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Arbitrator Rules Against Registrant of Several Sites

2 August 2000

An arbitrator weighing a dispute over the rights to Internet domain names such as and has determined that the addresses should belong to department store giant Wal-Mart Stores Inc. [NYSE: WMT], rather than the Canadian resident who argues such "protest" monikers are just fair comment in the form of a Web URL.

The decision, under a low-cost dispute resolution process launched late last year by the Internet Corporation for Assigned Names and Numbers (ICANN) calls into question the fate of at least a half dozen other "sucks"-flavored domain names in the queue for similar arbitration.

The decision on a handful of derisive Wal-Mart "sucks" domains - also including and (without a hyphen) - isn't the first under ICANN's Uniform Domain-name Dispute Resolution Policy (UDRP) to demand that domains be turned over to the target of such a protest.

However, it is the first ruling to claim that Web surfers are likely to be fooled into thinking that a domain such as would actually belong to the world's biggest retailer.

Perhaps it's not that hard to believe, considering the Bentonville, Arkansas, company actually does own the ".org" and ".net" versions of Wal-MartCanadaSucks and Wal-MartSucks (with and without the hyphen) and several other variations on the theme. But then, Wal-Mart's Internet team didn't start registering insulting versions of their own company trademark until they ran into folks like Kenneth Harvey of Newfoundland.

According to Frederick Abbott, the arbitrator who made the UDRP ruling earlier this month, Harvey has a history of going head-to-head with the American retailer over Internet domain names. And Abbott wrote that Harvey's past behavior, in addition to his wielding of the trio of protest domains, convinced him to order the addresses turned over to Wal-Mart.

In May, another decision under the UDRP took the domain from Harvey after the arbitrator in that case determined that Harvey had offered to sell the domain for $5 million.

Abbott, assigned to the latest dispute by the World Intellectual Property Organization (WIPO) - one of four organizations accredited to handle UDRP cases - found that Harvey registered the four protest domains plus the less-controversial "" after losing his earlier dispute.

After registering the domains, Harvey fired off e-mail to the company announcing the acquisitions - a move Abbott said was part of an ongoing campaign on Harvey's part to receive fees from Wal-Mart as an Internet domain name "consultant."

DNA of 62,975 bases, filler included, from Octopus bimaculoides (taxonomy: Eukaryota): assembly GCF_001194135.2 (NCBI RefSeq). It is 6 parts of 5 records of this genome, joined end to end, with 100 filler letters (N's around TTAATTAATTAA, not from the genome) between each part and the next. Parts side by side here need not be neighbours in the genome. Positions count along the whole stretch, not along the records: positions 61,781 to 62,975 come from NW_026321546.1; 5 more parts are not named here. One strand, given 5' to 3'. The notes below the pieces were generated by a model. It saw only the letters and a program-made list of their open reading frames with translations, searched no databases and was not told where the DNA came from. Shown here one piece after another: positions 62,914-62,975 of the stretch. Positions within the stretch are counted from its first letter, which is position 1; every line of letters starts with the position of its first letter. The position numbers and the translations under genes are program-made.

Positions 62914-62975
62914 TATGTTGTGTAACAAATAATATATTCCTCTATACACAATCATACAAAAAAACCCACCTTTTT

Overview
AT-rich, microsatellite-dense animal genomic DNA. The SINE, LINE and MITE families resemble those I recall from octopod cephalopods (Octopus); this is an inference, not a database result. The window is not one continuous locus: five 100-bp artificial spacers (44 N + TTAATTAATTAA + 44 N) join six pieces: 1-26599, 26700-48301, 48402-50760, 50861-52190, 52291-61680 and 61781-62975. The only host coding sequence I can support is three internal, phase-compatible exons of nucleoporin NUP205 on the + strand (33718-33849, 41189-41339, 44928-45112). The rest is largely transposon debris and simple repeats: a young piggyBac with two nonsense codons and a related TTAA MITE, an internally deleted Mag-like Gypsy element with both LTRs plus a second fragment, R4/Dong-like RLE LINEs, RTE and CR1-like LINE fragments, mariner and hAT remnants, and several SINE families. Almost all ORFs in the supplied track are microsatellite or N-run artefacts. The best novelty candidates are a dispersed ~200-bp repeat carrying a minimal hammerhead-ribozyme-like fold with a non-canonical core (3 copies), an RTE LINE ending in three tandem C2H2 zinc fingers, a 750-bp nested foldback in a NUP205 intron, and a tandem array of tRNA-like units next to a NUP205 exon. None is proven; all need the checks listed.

In his defense, Harvey pointed out that, in a number of high- profile cases in US courts - including a dispute over the domain - courts have ruled that such addresses are fair comment, not trademark infringements.

But Abbott wrote: "In light of the significant fame associate with the Wal-Mart mark, consumers are likely to believe that any domain name incorporating the Wal-Mart name (or WalMart) is associated with (the company). The domain names at issue are likely to confuse customers and cause them to believe mistakenly that these domain names are associated with Wal-Mart stores and specifically, the Wal-Mart family of stores in Canada, Puerto Rico and the United Kingdom.

"This is particularly troublesome, since Mr. Harvey clearly intends to use these domain names to disparage (Wal-Mart)."

Said Internet law expert Michael Geist, of the University of Ottawa Law School in Canada: "The point is often made, as it was in the Lucent case, that it should be readily apparent to someone that (a "sucks" domain) is not a company's site."

However, he said, "I think what was ultimately the issue is that the arbitrators are looking at instances where they feel there is bad faith, and in many instances they are going to find the justification to get to that end point. Now, in this particular case, you do have someone who has, based on the material that is submitted, engaged in what would be seen by most arbitrators as bad faith conduct.

"That's really what's going to rule the day."

Abbott was the arbitrator in one of the UDRP's first protest-site decisions, a dispute over an address pointing to Web pages used to discredit Monty Roberts, famed for his best-selling book "The Man Who Listens To Horses."

However, that decision, which resulted in the addresses and being taken away from the protester, involved monikers that exactly matched the name of the protest's target.

ICANN can be found online at

Reported by Newsbytes,

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